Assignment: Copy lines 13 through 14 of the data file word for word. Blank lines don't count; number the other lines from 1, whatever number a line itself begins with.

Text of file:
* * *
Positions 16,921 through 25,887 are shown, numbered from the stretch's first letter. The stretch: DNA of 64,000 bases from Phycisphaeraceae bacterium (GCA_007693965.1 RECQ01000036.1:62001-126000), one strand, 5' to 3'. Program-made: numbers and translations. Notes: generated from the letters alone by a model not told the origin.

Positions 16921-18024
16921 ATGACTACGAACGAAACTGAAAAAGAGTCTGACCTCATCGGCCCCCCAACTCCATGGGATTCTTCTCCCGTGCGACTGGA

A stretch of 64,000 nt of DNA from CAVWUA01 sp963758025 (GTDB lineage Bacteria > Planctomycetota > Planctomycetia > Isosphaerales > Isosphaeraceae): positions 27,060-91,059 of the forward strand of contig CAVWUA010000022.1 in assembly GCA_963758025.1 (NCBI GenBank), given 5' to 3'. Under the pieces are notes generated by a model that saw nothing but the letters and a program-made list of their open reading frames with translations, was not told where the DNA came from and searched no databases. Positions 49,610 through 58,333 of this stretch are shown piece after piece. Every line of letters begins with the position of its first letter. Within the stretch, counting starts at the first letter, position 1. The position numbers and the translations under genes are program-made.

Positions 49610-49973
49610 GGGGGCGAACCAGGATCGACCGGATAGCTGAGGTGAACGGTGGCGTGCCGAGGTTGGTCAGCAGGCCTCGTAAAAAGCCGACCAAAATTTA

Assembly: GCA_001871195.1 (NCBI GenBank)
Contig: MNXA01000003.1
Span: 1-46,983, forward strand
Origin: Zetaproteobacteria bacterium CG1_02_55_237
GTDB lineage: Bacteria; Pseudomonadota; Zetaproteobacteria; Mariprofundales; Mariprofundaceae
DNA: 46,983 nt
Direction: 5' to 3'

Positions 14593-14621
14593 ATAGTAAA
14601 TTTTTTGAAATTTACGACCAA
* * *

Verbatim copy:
Direction: 5' to 3'

Positions 14593-14621